Bernin’ Up in New Hampshire

“Bernie Sanders is the only candidate to send volunteers to campaign for him into the projects.” As my friend Grace and I treaded through the snowy, hilly streets of Manchester, New Hampshire, we came across this middle-aged woman who had just returned from her polling location for the February 9 New Hampshire Primary. She explained that she voted for Senator Sanders because three other Sanders volunteers had been to her apartment just this past week. She was passionate when she talked about Bernie, as if she believed that Bernie actually cared about her as an individual. “The projects” of Manchester, New Hampshire have hope in Senator Sanders as our next commander in chief. The question is why aren’t other candidates taking the time to campaign in this woman’s neighborhood? Another woman earlier that same day slowed down her car and rolled down her window to ask, “Why do all of these people want my vote? They don’t even come out to the projects. Only Bernie Sanders.” These two women, living in a low-income, secluded apartment complex that they refer to as “the projects”, each referenced Mr. Sanders as a unique and understanding candidate for them personally. They are ready for a political revolution. They are tired of politicians ignoring their circumstances. Senator Sanders appeals to constituents because of his platform to distribute the wealth more equally and to take away Wall Street’s wealth and power to help the poor in our nation. He promises in every speech that he will focus on the wealth gap and the socioeconomic disparities in this country. Before Wake The Voters went to our respective candidate’s headquarters on February 9, Dr. Harris-Perry started a collaborative discussion on which issues we think are the most prevalent in the 2016 election. The wide variety of answers, ranging from national security to income inequality to police brutality that came up in our discussion just show the unique experiences each student has entered Wake The Vote with. Dr. Harris-Perry reminded us to focus on each candidate’s strategies and which issues they choose to focus on. Especially in the case of Ted Cruz and Marco Rubio, I find their stances on immigration issues particularly fascinating as they both have Latino, specifically Cuban, backgrounds.

At Senator Sanders’ campaign headquarters, myself and five other Wake Forest students were greeted by a kind, hipster young man who explained how to canvas and split us into groups of three. Grace and I were grouped with a sweet, middle-aged woman, who drove us to the neighborhood that we were assigned to canvas in that day. In the 15 minute car ride, she told us that she had driven 5 hours from New York to volunteer for Bernie Sanders on NH Primary day. She explained why she supports Senator Sanders and mentioned his genuine character and experience in Vermont. Seeing the support for Senator Sanders in this low-income neighborhood opened my eyes to the way Sanders is portraying himself on the radio and in his political commercials. If this neighborhood is primarily Democratic, why are there more Sanders supporters than Clinton supporters? How are they running their campaigns differently? With so much experience in the American political sphere, why isn’t Hillary Clinton beating Sanders by a large margin?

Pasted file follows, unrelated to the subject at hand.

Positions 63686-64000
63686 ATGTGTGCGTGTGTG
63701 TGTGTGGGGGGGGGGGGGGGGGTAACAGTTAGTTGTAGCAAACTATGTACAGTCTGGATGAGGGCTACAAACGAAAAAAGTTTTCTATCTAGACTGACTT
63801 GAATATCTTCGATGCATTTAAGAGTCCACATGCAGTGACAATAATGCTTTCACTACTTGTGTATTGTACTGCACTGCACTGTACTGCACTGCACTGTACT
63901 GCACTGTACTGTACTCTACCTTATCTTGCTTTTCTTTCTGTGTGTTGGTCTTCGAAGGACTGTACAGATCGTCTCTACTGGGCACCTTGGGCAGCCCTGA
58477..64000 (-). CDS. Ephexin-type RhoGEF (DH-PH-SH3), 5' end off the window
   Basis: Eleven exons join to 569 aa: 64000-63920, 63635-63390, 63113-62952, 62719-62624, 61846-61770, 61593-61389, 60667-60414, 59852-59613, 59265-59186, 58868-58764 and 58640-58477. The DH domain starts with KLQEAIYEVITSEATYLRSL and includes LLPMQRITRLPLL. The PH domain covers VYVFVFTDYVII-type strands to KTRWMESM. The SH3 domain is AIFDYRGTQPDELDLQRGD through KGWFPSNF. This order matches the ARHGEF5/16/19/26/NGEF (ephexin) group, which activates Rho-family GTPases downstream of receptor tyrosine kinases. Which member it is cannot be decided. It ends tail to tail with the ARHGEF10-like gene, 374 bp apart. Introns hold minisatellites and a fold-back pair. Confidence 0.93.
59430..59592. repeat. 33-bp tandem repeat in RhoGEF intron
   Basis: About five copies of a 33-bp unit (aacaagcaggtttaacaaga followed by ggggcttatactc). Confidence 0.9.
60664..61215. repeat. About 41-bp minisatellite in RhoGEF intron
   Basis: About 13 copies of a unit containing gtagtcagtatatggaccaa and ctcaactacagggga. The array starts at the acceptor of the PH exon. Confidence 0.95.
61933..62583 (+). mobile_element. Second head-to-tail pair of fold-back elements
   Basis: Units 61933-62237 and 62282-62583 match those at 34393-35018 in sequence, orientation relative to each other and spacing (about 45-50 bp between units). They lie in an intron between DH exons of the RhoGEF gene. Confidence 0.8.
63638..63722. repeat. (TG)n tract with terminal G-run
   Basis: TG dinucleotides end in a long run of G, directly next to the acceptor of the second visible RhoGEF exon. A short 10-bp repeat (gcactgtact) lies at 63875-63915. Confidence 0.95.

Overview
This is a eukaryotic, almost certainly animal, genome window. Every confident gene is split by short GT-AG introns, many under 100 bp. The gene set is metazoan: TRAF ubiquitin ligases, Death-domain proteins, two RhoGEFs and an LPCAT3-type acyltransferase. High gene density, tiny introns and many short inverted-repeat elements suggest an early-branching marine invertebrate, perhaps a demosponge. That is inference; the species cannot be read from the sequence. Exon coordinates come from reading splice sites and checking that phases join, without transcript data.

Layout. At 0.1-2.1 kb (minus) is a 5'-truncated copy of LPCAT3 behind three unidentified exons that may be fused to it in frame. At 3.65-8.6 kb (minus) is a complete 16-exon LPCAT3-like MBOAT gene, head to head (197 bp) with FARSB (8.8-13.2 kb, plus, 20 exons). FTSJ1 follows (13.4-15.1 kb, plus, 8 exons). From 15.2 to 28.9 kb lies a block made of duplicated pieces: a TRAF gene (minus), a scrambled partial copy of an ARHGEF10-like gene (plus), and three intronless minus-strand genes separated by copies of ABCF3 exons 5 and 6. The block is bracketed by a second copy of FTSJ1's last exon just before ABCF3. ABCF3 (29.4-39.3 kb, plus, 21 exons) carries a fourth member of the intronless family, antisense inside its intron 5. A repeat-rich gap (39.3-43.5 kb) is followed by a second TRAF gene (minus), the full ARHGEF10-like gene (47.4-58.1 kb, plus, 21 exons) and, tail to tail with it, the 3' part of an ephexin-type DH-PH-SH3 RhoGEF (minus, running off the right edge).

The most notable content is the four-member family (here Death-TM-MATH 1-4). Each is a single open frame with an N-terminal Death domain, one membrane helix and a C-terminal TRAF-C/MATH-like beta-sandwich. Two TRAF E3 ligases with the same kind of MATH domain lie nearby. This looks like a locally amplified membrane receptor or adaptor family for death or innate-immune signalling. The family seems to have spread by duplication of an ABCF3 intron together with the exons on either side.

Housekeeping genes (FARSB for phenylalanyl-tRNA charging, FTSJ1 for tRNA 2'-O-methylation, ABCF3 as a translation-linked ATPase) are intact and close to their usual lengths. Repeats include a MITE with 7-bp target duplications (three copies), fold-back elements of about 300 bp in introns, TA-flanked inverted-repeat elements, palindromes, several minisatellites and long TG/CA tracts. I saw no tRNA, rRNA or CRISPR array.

The most eye-opening part of this whole NH trip was witnessing how passionate Sanders’ volunteers are on the campaign trail. They work tirelessly for many hours each day to spread Bernie’s message and platform. Another woman we met while getting out the vote was an elderly lady from Oregon who said that she has been campaigning for Bernie for months. Nurses for Bernie, a group that travels around the United States to campaign for Senator Sanders came out to canvass on primary day as well. They have their own Bernie Sanders decked out bus and everything. These passionate volunteers are the back bone of Bernie’s whole campaign. This is democracy at its finest. Overall, it was a wonderful experience to work on Bernie’s campaign. I felt like I was a part of a significant, powerful movement, surrounded by hardworking, dedicated Americans. Going door-to-door in an unfamiliar city to collect data and further Senator Sanders’ message was an opportunity that I am very grateful to have experienced. Engaging with the American public in such a hands-on, interactive, grass roots way gives me hope for our nation. As a country, we must strive to connect with our neighbors and fellow Americans in order to prosper. Bernie’s campaign understands the significance of our nation’s diversity and simultaneous unity. And to watch the NH poll results flood in with Senator Sanders pulling a 20% victory over Secretary Clinton, I was overjoyed. It was a victory for the Students for Bernie, Nurses for Bernie, and everyone in NH seemed to be “feeling the Bern”.



-Daniella Feijoo

February 10, 2016


Leave a Reply

Fill in your details below or click an icon to log in: Logo

You are commenting using your account. Log Out /  Change )

Google+ photo

You are commenting using your Google+ account. Log Out /  Change )

Twitter picture

You are commenting using your Twitter account. Log Out /  Change )

Facebook photo

You are commenting using your Facebook account. Log Out /  Change )


Connecting to %s